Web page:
In vivo biodegradability and biocompatibility evaluation of novel alanine ester based polyphosphazenes in a rat model

Swaminathan Sethuraman, Lakshmi S. Nair, Saadiq El-Amin, Robert Farrar, My Tien N. Nguyen, Anurima Singh, Harry R. Allcock, Yaser E. Greish, Paul W. Brown, Cato T. Laurencin

Research output: Contribution to journalArticlepeer-review

78 Citations (Scopus)


Amino acid ester substituted polyphosphazenes are attractive candidates for various biomedical applications because of their biocompatibiliry, controllable hydrolytic degradation rates, and nontoxic degradation products. In this study, the biocompatibiliry of three L-alanine ethyl ester functionalized polyphosphazenes was evaluated in a subcutaneous rat model. The polymers used in the study were poly[bis(ethylalanato)phos-phazene] (PNEA), poly[(50% ethylalanato) (50% methylphenoxy) phosphazene] (PNEA50mPh 50), and poly[(50% ethylalanato)(50% phenyl phenoxy) phosphazene] (PNEA50PhPh50). Polymer disks of diameter 7.5 mm were prepared by a solvent evaporation technique and were implanted subcutaneously in rats. After 2, 4, and 12 weeks, the polymer along with the surrounding tissues were excised, prepared, and viewed by light microscopy to evaluate the tissue responses of the implanted polymers. The tissue responses were classified as minimal, mild, or moderate, based on a biocompatibiliry scheme developed in our laboratory. Minimal inflammation was characterized by the presence of few neutrophils, erythrocytes, and lymphocytes; mild response was characterized by the predominant presence of macrophages, fibroblasts, or giant cells; and moderate inflammation was characterized by the abundance of macrophages, giant cells, and by the presence of tissue exudates. The in vivo degradation profiles of the polymers at various time points were evaluated by gel permeation chromatography (GPC). PNEA and PNEA50mPh50 matrices elicited varying levels of tissue responses during the 12-week implantation period. At 2 weeks both polymers evoked a moderate response, and by 12 weeks the response was found to be mild. However, PNEA50PhPh50 elicited a mild response at the end of 2 weeks and demonstrated a further decreased inflammatory response after12 weeks. The in vivo degradation of the polymers was followed by determining the molecular weights of the explanted polymer disks. PNEA and PNEA50mPh50 disks showed significant decrease in molecular weight after 2 weeks of implantation. The molecular weights of PNEA and PNEA50mPh50 residues could not be determined by GPC after 12 weeks of implantation because of almost complete degradation. On the other hand the in vivo degradation of PNEA 50PhPh50 was found to be slow, with a 63% loss in molecular weight in 12 weeks. Furthermore, this polymer maintained its shape and structure during the entire study. Thus, these polymers demonstrated excellent tissue compatibility and in vivo biodegradability and can be potential candidates for various biomedical applications.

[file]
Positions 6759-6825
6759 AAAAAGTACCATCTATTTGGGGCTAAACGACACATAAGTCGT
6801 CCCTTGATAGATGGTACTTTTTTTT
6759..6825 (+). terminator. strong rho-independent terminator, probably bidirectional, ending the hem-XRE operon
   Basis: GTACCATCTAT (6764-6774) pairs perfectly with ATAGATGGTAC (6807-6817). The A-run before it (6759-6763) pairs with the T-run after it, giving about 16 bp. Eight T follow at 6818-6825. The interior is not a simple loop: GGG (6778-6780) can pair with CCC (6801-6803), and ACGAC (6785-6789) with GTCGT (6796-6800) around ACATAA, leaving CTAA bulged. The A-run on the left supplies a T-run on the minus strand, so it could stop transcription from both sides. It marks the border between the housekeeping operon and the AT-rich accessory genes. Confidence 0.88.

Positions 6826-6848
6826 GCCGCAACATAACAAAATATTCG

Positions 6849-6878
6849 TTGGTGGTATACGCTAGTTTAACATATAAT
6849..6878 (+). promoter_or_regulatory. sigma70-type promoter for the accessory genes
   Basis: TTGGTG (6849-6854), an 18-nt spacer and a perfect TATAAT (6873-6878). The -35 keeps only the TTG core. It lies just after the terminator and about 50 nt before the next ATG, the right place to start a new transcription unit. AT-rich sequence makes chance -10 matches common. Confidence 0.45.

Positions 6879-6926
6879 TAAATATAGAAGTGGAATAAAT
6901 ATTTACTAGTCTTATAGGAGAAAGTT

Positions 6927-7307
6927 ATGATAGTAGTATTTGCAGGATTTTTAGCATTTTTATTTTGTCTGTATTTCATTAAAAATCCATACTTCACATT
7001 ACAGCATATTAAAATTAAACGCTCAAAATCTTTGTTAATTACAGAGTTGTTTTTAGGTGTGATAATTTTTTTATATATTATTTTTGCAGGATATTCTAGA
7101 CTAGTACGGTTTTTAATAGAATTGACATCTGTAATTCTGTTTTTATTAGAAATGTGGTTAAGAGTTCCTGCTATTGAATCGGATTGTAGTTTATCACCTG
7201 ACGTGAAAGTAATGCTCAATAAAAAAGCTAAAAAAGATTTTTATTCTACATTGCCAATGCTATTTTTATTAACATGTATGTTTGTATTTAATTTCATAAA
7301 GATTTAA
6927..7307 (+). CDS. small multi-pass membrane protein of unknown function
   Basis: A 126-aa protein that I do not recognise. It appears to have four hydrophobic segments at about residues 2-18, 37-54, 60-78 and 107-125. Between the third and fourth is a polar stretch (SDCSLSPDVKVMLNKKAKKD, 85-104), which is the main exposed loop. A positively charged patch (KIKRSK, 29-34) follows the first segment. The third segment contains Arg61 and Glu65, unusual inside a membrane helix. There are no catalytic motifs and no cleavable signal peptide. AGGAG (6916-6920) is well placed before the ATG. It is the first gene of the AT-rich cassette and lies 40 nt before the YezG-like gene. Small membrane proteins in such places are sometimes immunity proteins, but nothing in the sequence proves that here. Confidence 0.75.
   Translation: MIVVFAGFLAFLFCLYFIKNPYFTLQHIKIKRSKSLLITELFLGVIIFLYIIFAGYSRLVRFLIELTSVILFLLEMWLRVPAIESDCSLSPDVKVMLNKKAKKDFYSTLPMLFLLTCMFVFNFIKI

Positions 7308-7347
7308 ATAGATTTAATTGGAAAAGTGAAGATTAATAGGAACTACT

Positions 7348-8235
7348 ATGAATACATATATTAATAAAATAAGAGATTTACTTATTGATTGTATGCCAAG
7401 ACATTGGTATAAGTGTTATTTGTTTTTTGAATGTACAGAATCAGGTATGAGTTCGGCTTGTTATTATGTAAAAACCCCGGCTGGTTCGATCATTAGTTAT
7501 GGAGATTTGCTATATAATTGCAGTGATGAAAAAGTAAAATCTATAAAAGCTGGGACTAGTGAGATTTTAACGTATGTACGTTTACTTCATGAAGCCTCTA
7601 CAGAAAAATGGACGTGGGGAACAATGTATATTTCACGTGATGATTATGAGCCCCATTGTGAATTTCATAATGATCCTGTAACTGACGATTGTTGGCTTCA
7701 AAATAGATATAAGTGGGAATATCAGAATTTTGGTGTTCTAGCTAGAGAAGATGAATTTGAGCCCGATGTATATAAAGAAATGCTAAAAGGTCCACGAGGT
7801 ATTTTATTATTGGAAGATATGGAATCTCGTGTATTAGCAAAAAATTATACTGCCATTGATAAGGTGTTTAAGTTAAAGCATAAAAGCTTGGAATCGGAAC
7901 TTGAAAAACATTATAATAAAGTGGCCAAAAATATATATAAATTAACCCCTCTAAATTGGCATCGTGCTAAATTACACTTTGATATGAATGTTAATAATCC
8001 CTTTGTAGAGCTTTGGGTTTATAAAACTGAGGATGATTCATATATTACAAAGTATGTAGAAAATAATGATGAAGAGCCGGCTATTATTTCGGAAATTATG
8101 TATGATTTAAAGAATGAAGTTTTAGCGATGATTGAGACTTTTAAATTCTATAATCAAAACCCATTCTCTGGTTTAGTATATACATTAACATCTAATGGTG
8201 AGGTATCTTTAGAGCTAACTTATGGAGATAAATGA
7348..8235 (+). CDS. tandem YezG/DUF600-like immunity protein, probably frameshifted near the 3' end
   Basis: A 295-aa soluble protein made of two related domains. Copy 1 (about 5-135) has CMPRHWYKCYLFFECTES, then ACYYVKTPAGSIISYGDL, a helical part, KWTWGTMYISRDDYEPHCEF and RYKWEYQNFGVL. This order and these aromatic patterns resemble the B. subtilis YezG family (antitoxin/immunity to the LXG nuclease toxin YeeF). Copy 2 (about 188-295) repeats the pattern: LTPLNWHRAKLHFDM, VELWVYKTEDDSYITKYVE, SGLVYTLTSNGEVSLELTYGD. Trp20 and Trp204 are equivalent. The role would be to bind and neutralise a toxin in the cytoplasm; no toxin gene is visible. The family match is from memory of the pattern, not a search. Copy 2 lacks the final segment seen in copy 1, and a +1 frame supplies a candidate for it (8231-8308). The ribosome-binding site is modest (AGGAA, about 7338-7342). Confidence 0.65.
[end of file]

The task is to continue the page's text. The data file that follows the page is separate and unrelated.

Original languageEnglish
Pages (from-to)679-687
Number of pages9
JournalJournal of Biomedical Materials Research - Part A
Issue number4
Publication statusPublished - Jun 15 2006
Externally publishedYes


  • Biocompatibility
  • Polymers
  • Polyphosphazenes
  • Tissue engineering

ASJC Scopus subject areas

  • Ceramics and Composites
  • Biomaterials
  • Biomedical Engineering
  • Metals and Alloys


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